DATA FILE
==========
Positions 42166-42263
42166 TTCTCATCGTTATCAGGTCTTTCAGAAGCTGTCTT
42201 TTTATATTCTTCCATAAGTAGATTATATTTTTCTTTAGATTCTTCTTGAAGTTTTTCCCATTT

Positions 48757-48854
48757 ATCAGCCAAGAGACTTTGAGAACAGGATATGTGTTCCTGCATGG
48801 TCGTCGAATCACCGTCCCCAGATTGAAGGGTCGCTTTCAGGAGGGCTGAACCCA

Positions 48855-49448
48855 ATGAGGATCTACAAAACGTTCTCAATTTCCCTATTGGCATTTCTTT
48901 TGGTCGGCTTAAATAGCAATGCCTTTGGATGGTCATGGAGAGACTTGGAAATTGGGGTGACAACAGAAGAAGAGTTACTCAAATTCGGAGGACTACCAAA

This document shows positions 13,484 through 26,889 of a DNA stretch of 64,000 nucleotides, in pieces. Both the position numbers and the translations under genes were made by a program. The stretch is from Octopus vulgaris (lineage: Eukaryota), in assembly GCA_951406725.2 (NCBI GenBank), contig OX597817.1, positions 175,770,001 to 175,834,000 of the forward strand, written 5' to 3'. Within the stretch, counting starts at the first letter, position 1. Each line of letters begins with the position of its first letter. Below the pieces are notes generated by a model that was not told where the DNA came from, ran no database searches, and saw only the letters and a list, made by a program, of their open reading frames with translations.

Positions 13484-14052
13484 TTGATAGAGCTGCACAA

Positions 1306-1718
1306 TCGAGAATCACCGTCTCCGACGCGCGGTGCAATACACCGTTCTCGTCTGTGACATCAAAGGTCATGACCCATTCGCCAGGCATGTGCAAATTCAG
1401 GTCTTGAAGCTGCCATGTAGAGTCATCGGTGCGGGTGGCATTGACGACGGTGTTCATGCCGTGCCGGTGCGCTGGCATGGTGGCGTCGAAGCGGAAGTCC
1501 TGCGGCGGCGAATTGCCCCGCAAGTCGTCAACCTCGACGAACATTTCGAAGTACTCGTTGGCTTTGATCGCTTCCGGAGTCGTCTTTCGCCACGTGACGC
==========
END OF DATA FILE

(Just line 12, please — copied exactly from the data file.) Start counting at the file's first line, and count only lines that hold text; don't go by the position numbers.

13484 TTGATAGAGCTGCACAA